Format

Send to

Choose Destination
Eur J Appl Physiol. 2014 Nov;114(11):2341-51. doi: 10.1007/s00421-014-2955-1. Epub 2014 Jul 27.

Enhancing performance during inclined loaded walking with a powered ankle-foot exoskeleton.

Author information

1
Department of Movement and Sport Sciences, Ghent University, Watersportlaan 2, 9000, Ghent, Belgium, samuel.galle@ugent.be.

Abstract

PURPOSE:

A simple ankle-foot exoskeleton that assists plantarflexion during push-off can reduce the metabolic power during walking. This suggests that walking performance during a maximal incremental exercise could be improved with an exoskeleton if the exoskeleton is still efficient during maximal exercise intensities. Therefore, we quantified the walking performance during a maximal incremental exercise test with a powered and unpowered exoskeleton: uphill walking with progressively higher weights.

METHODS:

Nine female subjects performed two incremental exercise tests with an exoskeleton: 1 day with (powered condition) and another day without (unpowered condition) plantarflexion assistance. Subjects walked on an inclined treadmill (15%) at 5 km h(-1) and 5% of body weight was added every 3 min until exhaustion.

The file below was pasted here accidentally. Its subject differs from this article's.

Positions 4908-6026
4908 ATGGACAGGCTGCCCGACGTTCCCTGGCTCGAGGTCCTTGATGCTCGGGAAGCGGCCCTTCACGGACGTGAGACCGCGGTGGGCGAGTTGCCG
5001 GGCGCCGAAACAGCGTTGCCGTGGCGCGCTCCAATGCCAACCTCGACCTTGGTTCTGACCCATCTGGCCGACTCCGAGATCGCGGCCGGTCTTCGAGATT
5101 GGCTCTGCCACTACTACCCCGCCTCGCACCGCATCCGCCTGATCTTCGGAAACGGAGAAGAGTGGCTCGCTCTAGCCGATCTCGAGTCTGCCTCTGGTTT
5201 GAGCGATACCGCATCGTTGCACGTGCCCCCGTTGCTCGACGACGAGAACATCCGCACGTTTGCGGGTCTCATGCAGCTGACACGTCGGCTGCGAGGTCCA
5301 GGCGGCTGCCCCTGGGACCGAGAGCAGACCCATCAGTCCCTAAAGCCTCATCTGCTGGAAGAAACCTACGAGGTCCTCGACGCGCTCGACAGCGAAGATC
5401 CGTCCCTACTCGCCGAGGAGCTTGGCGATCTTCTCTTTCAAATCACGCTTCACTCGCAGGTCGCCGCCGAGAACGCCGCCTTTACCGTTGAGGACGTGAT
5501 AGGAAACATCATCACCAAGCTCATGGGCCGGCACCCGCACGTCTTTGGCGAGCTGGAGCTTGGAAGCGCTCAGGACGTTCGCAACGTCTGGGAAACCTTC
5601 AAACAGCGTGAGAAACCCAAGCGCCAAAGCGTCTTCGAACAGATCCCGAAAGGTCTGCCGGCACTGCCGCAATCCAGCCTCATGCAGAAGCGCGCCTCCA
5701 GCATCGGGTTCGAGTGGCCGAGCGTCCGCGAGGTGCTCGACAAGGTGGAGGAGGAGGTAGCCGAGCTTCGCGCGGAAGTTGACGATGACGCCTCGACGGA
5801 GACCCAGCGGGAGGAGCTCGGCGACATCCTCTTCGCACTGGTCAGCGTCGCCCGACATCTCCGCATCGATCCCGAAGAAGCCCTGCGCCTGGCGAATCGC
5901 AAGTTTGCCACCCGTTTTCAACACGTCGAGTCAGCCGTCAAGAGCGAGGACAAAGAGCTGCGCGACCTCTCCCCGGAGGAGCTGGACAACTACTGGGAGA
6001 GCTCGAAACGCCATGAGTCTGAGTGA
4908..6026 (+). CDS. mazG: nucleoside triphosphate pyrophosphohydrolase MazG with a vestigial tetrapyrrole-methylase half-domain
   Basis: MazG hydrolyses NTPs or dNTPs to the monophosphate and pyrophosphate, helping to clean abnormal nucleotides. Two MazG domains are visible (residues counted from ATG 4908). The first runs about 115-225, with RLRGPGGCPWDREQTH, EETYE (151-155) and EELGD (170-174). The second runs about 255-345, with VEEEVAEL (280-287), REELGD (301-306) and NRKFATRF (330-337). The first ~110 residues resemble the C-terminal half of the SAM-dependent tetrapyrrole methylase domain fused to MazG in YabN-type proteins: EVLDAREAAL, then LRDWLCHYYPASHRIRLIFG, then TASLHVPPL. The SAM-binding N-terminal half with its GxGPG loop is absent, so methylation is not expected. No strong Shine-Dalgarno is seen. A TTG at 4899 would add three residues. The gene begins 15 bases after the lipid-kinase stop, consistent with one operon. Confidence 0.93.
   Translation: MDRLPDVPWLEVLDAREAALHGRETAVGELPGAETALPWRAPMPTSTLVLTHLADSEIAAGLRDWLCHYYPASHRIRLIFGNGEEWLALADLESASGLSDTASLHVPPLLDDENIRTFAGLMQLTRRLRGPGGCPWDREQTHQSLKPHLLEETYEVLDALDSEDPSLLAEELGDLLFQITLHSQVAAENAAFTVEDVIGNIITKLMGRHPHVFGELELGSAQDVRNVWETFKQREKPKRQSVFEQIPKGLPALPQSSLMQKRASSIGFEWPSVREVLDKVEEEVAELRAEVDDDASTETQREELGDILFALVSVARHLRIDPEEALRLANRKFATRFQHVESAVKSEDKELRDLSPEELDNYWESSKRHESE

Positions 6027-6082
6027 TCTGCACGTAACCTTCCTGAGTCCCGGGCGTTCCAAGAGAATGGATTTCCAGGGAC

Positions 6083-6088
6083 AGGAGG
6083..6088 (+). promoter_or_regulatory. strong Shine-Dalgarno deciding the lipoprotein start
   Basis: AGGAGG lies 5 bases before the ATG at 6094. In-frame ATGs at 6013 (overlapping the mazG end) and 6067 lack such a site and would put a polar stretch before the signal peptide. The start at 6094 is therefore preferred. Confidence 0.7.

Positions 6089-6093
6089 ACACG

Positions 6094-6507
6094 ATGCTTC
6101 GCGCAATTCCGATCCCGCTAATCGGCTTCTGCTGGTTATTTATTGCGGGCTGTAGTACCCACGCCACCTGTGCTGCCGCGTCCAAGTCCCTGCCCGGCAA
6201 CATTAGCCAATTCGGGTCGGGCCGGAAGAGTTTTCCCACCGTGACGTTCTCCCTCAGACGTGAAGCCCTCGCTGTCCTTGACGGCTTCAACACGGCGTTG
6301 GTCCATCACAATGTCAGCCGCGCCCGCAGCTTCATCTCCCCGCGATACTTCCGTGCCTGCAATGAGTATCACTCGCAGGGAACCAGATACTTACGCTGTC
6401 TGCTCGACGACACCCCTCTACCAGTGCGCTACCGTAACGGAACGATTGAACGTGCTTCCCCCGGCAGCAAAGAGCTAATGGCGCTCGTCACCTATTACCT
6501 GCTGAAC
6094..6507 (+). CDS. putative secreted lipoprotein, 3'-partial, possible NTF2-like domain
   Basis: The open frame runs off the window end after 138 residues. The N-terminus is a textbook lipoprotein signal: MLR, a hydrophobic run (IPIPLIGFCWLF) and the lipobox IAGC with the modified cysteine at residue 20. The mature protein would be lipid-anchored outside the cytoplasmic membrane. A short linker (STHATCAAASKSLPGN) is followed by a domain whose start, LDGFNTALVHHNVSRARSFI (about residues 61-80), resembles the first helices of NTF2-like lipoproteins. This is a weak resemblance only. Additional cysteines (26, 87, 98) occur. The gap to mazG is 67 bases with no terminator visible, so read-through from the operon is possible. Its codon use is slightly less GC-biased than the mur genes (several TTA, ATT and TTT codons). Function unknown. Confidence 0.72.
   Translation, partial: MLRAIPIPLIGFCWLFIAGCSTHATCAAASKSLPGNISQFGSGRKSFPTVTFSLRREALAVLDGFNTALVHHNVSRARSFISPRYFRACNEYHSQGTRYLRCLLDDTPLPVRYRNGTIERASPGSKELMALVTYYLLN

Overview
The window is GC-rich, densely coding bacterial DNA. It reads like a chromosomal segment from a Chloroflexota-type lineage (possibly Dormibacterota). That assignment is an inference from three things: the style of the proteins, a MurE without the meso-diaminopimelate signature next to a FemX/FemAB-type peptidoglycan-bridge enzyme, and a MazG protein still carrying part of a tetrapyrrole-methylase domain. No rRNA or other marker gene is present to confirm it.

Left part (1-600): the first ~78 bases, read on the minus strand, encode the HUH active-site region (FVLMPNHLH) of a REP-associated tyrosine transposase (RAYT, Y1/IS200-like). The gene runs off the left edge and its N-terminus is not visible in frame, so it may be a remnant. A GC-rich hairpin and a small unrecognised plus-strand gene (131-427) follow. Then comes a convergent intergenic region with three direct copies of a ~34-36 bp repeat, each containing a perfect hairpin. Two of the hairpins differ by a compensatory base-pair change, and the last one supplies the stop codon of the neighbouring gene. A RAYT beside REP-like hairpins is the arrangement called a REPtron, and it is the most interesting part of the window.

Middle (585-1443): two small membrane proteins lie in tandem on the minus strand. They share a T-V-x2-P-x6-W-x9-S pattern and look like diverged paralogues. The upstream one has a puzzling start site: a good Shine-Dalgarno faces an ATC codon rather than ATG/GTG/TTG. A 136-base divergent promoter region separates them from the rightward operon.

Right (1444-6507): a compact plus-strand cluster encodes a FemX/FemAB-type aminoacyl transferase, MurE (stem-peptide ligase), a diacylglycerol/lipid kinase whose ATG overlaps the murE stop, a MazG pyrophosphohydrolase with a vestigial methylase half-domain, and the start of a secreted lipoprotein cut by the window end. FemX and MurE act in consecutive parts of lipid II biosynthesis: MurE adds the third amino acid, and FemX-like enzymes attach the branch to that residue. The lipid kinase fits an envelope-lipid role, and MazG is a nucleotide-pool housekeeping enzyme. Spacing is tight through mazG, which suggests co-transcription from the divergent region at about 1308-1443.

RESULTS:

At volitional termination no significant differences were found between the powered and unpowered condition for blood lactate concentration (respectively, 7.93 ± 2.49; 8.14 ± 2.24 mmol L(-1)), heart rate (respectively, 190.00 ± 6.50; 191.78 ± 6.50 bpm), Borg score (respectively, 18.57 ± 0.79; 18.93 ± 0.73) and VO₂ peak (respectively, 40.55 ± 2.78; 40.55 ± 3.05 ml min(-1) kg(-1)). Thus, subjects were able to reach the same (near) maximal effort in both conditions. However, subjects continued the exercise test longer in the powered condition and carried 7.07 ± 3.34 kg more weight because of the assistance of the exoskeleton.

CONCLUSION:

Our results show that plantarflexion assistance during push-off can increase walking performance during a maximal exercise test as subjects were able to carry more weight. This emphasizes the importance of acting on the ankle joint in assistive devices and the potential of simple ankle-foot exoskeletons for reducing metabolic power and increasing weight carrying capability, even during maximal intensities.

PMID:
25064193
DOI:
10.1007/s00421-014-2955-1
[Indexed for MEDLINE]

Supplemental Content

Full text links

Icon for Springer
Loading ...
Support Center